Others have witnessed bizarre human adaptations for killing. “I saw this swimming monkey with a really long thing coming out of his arm, kinda like a jellyfish tentacle but way longer. Instead of stinging cells at the end there was this super sharp claw, like the talon on an osprey. It was carrying a little fish on the end.” The terrified shark went on to claim, “some unsuspecting guy swam by and saw it and was like oh yum. I tried to warn him but then BAM! The guy got hooked by the claw and the monkey drags him up into the air. It was the scariest thing I ever saw. My denticles still stand up just thinking about it.”
Such sentiments have lead extremists to suggest a cull. “Look, I don’t care about savin’ no damn Humans. I only care about the safety of my pups. Those mother %$#@ing things are eating all our fish anyway. We should just wipe out any Great White that comes near our shores. If we still had megalodon around he’d show those bitches what’s up.” Another hammerhead commented on Facebook: “This is just unacceptable. Yeah, we’ve been around a lot longer than they have so you have to kind of expect this sort of behavior from such primitive creatures, but seriously, evolve some empathy already.”
“If we still had megalodon around he’d show those bitches what’s up.”
Even middle-of-the road sharks are starting to lean toward action. One was quoted as saying, “Hey, I think we’ve been pretty good-natured about the whole thing. They killed a hundred million of us last year and we only killed, what, three of them? I mean c’mon. Something’s gotta change.”
Yet some environmentalists are still lobbying for human-rights. “I say this is another living thing with just as much right to be here as we have. Just because we’ve been running the planet for 400 million years doesn’t mean we were put on Earth to rule over all the other creatures. I don’t care what the Holy Bubble says.” Such comments are often met with cynicism. “Get off your high seahorse you damn kelp-hugger.” shouted one goblin shark at a recent demonstration.
Meanwhile, lawmakers have been struggling to come up with a solution to appease the masses. Earlier this year, authorities agreed to increase the number of catch-and-release licenses issued to recreational mammalers (sharks who catch mammals for sport). An officer with the Department of Land Mammaling states that in 2014, only 4 humans were caught off the coast of North Carolina with a total of about 50 along the entire North American coast. But this year, the number of licenses issued has tripled. Officer Snaggletooth stated, “We’ve already had around 8 humans caught and released off the coast of North Carolina in the past couple weeks.” Not a huge jump, but enough to have some animal-rights activists up in fins.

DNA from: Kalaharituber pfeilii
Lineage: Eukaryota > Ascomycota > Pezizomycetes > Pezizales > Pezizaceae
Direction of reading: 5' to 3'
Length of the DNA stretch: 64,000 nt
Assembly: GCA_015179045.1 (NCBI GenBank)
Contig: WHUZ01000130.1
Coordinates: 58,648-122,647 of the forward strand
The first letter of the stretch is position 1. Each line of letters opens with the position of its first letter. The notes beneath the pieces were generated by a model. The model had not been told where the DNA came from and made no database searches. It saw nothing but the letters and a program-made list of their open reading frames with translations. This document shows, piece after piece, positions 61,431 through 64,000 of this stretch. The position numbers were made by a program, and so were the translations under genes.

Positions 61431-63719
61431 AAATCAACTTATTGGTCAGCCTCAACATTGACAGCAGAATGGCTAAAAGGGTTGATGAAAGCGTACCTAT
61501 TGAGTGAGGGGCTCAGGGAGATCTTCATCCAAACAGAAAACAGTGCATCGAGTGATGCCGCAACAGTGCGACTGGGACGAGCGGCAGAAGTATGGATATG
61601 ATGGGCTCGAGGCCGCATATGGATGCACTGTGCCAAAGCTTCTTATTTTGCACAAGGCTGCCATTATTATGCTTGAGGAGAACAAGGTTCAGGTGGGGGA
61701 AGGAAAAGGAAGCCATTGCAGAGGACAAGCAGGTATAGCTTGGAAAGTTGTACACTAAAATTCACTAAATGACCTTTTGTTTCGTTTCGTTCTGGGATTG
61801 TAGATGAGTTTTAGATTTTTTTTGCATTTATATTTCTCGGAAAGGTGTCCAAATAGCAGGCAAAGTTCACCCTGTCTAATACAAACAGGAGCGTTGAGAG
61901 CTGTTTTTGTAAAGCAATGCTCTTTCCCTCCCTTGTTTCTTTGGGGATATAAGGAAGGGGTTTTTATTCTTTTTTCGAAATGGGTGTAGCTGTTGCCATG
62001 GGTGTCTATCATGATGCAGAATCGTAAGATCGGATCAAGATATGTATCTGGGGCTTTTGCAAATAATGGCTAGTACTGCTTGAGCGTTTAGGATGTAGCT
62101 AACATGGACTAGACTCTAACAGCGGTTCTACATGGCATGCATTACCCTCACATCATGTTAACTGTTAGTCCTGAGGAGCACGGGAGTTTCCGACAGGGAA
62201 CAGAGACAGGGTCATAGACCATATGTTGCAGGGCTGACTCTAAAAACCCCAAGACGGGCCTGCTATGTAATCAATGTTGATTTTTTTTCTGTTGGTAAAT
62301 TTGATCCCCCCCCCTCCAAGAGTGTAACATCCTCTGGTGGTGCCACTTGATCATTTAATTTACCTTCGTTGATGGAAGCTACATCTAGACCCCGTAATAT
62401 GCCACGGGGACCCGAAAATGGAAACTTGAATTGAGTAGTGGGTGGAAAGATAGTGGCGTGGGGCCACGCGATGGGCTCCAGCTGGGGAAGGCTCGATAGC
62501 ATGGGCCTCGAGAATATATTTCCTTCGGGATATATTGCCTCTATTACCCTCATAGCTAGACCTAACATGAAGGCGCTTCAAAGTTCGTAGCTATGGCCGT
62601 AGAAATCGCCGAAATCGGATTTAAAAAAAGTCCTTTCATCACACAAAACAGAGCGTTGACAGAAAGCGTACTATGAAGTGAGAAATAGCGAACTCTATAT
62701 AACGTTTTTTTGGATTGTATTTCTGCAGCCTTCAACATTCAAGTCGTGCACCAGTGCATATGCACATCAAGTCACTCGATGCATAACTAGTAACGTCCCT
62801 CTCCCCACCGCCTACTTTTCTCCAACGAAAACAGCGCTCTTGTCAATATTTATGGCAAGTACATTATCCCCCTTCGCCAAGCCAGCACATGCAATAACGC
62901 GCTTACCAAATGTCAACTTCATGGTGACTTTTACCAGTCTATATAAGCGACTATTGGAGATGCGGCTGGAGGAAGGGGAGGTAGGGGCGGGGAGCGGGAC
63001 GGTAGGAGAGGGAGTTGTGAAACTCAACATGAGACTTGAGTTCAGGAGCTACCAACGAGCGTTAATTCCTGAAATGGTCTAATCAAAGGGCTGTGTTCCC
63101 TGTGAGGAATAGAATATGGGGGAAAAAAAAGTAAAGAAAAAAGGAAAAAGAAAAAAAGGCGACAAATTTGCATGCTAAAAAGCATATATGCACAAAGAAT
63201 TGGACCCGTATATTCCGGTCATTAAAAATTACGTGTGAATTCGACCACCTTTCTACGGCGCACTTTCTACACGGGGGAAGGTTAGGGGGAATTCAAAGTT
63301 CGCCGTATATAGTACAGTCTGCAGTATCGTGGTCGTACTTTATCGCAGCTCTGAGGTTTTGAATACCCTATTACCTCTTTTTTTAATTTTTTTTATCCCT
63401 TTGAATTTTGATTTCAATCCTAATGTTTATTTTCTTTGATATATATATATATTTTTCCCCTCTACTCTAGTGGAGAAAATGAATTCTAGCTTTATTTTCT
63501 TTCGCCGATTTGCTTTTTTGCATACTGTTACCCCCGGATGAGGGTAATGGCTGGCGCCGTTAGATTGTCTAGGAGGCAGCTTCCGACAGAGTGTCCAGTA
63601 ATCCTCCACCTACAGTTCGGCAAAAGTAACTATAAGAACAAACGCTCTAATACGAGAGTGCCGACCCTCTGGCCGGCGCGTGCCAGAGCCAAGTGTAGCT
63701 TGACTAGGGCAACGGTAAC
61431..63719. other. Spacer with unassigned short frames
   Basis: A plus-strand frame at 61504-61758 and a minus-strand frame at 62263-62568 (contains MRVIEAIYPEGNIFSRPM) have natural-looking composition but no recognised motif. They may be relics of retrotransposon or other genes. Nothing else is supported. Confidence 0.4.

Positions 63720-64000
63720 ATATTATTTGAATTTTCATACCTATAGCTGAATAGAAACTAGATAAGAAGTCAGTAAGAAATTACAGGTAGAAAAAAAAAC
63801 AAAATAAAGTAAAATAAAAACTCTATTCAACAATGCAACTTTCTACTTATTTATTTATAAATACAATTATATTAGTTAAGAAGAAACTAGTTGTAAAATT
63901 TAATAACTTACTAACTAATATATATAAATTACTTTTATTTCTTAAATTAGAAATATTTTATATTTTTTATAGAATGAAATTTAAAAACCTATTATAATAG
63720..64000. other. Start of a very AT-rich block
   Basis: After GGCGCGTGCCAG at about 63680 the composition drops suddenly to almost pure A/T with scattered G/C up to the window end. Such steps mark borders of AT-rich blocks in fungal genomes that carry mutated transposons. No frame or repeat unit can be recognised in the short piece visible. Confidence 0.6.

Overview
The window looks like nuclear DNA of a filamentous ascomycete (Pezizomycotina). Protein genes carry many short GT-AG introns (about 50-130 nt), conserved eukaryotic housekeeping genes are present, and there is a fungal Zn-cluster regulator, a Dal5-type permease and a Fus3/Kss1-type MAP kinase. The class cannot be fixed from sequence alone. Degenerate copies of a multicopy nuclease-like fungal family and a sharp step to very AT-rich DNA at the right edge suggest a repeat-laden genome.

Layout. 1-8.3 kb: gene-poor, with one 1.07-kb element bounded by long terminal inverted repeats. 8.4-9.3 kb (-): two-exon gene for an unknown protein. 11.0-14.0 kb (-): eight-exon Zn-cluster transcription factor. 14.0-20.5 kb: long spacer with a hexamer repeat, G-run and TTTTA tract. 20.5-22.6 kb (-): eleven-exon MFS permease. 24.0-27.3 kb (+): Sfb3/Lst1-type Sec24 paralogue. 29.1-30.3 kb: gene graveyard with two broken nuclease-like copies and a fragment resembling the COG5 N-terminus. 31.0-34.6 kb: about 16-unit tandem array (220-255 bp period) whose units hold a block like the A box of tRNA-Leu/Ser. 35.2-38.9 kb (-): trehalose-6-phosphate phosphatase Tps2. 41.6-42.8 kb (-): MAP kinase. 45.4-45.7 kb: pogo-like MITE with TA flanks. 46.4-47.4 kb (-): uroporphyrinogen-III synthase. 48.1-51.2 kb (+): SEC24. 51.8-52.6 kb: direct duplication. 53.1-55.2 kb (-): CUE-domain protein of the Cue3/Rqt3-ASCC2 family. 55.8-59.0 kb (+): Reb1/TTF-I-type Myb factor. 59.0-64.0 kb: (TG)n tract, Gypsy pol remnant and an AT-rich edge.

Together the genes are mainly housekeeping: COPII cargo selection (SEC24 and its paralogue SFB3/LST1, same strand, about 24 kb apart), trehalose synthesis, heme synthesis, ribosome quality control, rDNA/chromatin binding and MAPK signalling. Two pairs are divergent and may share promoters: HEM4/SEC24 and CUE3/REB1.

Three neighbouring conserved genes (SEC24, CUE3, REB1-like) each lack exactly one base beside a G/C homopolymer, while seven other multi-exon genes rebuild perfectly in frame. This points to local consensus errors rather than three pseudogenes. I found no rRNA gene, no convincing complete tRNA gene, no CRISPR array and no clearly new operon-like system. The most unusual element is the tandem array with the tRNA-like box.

“This is just a euphemism for a culling operation,” states one angel shark in Florida. “We don’t know if humans even survive these activities.” In fact, very few studies have been conducted on the survival rates of humans returned to the land from recreational catch-and-release mammaling.
A mammaler on the NC coast argues, “I don’t see what the big deal is. I mean, sure, they have a hole in them when you throw them back but they heal up just fine right? Yeah, one of them loses an arm once in a while, but humans can’t even feel pain in the same way sharks do.” Most experts concur. Studies indicate that humans don’t even posses electroreceptors in their snout, and therefore must not sense much of the world around them. “They couldn’t even smell a drop of blood in a swimming pool for Christ’s sake. They basically have no idea what’s going on.”
“They couldn’t even smell a drop of blood in a swimming pool for Christ’s sake. They basically have no idea what’s going on.”
Despite these recent actions, human-attacks continue to rise and sharks around the world are wondering how to stay safe.
How To Survive a Human Attack.
• Experts suggest that you should fight back. Slap a human on the snout or poke it in the eyes. These are considered vulnerable areas. Biting off a limb or a testicle has also proven effective.
• If the human has hauled you out, make your way back to the water as soon as possible. Even if the human has left the area, you’re not truly safe until you’re back in the ocean.
Tips for Avoiding Human Attacks.
• Avoid food items that appear metallic, plasticky, or rubbery, especially ones containing hooks.
• Swim with other sharks and try not to splash around or expose your dorsal fin.
• Humans are attracted to shiny objects like gold, silver, and diamonds. Avoid swimming around large wooden chests containing such items.
• Do not eat fish near large net-like structures.
• Avoid swimming in human-infested waters during daylight hours.
• Refrain from wearing spotted clothing as this may cause humans to confuse you with one of their favorite prey items: cows.
But even after attacks, many brave sharks are still hitting the beaches this summer. One reef shark, even after sustaining a traumatic injury to his lip the previous year, was quoted as saying, “Man, it’s just what I love to do. Swimming around piers, snacking on some munchies, and catching a big wave by the shore. There’s just nothing like it. I don’t hold it against the humans. They’re just doin what they do.”
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Brindley is an American conservation biologist, wildlife photographer, filmmaker, writer, and illustrator living in Asheville, NC. He studied black-footed cats in Namibia for his master’s research, has traveled to all seven continents, and loves native plant gardening. See more of his work at Travel for Wildlife, Truly Wild, Our Wild Yard, & Naturalist Studio.